stop at sacrilege; it will build about its object a temple of adoration,
then desecrate the fane; it will give all, yet ruthlessly seize
everything; it delights in pleasing, yet it sometimes wittingly wounds;
its ineffable tenderness often merges into an inclemency extraordinary;
- symbol of universal duality, it is at once demonical and angelic.

* * *

Nothing stands still in this world, not even love: it must grow or it
withers. And, perhaps,

That is the strongest love which surmounts the greatest number of

* * *

Love to some is an intoxicant; to others an ailment. To all it is a

* * *

As is one's character, so is one's love. And

Perhaps the deepest love is the quietest.

* * *

Love is as implacable as it is un-appeasable. Nay more,

Love is merciless: as merciless to its votary as to its victim: For

Love would slay rather than surrender; would for-swear rather than forgo.

* * *

Some loves, like some fevers, render the patient immune - at all events
to that particular kind of contagion.

Many lovers are vaccinated in early youth.

* * *

Only love can comprehend and reciprocate love. This is why,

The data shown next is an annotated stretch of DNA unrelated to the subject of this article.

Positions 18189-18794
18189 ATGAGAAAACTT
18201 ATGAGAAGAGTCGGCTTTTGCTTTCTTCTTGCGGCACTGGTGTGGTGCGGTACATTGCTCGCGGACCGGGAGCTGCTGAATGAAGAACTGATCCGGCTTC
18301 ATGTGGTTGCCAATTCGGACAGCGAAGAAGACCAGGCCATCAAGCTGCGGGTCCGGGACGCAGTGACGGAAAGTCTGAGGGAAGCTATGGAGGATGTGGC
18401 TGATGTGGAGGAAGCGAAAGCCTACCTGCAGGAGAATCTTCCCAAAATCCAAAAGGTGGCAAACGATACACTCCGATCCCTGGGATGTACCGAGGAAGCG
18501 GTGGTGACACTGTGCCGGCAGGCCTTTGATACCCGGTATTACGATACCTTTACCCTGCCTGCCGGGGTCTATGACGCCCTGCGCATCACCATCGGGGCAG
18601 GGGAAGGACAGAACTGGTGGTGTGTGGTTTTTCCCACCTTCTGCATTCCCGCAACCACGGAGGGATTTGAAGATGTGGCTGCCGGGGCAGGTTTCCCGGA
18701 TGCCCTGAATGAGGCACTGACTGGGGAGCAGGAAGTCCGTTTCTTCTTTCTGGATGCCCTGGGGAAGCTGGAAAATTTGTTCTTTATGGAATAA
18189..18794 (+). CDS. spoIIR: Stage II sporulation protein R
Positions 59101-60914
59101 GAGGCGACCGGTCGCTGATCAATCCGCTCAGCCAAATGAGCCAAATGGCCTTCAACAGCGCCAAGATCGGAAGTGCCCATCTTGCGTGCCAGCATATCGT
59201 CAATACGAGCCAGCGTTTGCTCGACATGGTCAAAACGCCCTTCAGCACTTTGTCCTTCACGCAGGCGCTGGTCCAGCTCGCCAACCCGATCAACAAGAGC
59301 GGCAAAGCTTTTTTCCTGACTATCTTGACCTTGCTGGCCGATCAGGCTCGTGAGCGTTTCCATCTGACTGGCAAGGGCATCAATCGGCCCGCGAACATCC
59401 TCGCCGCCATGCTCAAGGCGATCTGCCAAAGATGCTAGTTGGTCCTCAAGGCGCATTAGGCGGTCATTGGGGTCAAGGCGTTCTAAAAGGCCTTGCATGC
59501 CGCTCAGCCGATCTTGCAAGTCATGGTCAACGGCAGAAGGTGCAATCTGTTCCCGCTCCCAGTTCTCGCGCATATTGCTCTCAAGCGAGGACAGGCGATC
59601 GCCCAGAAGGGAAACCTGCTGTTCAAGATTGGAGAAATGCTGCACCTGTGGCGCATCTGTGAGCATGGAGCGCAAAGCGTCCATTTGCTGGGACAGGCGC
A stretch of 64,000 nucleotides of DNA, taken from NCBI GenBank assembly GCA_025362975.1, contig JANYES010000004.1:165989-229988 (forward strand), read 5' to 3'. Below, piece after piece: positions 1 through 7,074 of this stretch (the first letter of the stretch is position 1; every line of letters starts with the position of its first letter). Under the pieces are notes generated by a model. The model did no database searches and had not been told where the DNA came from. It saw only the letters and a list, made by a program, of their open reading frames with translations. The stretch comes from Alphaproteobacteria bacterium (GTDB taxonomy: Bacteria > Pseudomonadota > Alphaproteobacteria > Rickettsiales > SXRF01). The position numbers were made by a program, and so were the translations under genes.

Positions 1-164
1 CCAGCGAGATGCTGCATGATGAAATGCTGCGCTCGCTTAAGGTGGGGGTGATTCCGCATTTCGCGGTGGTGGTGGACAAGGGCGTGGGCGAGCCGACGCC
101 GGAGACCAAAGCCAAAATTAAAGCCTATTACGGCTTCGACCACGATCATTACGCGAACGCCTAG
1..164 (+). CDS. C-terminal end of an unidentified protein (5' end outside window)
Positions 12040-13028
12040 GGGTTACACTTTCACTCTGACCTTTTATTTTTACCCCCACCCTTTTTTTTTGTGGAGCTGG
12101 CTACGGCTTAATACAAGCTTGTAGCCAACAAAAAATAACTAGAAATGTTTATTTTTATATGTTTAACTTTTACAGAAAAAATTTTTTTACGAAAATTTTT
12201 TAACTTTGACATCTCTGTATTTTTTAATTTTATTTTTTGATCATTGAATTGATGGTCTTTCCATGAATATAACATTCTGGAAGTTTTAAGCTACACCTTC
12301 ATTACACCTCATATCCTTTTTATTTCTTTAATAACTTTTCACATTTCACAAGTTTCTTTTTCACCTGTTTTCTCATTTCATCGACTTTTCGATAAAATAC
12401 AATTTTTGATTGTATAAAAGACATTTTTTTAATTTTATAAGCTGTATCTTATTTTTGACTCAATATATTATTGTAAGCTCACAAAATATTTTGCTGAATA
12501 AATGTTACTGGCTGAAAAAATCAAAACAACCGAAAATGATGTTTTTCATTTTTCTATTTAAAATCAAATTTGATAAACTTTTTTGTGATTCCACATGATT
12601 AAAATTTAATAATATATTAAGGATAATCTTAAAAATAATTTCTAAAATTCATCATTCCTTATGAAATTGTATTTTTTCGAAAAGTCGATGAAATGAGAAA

If, of two sensitive human souls, the one loves passionately and the
other not at all, the other is unwittingly blind and deaf to love's
clamors and claims: the one may ardently urge; the other but passively
yields: -

Only the famished understand the pangs of the hungered.

Of a great and reciprocated love there is one and only one sign: the
expression of the eyes. Who that has seen it was ever deceived by its

Did ever the same love-light shine in the same eyes twice?

The light of love in the eyes may take on a thousand forms: exultant
jubilation, a trustful happiness; infinite appeasement, or promises
untold; an adoration supreme, or a complex oblation; tenderness
ineffable, or heroic resolves; implicit faith; unquestioning confidence;
abounding pity; unabashed desire. . .

He who shall count the stars of heaven, shall enumerate the radiances of

* * *

There is no Art of Loving (1); though, as Ovid says, love must be guided
by art (2). Yet,

If love did not come by chance, it would never come at all.

(1) Ovid wrote not Art of Loving ("Ars Amandi"); he wrote on the
Amatorial Art ("Ars Amatoria").

(2) "Arte regendus amor." - "Ars Amatoria", I, 4.

* * *

To each of us himself is the centre of the visible universe. But when
love comes it alters this Ptolemaic theory. Yet,

It is a significant fact that love, which, more than any other thing in
this world, is the great bringer-together of hearts, begins its
mysterious work as a separator and puter-at-a-distance. For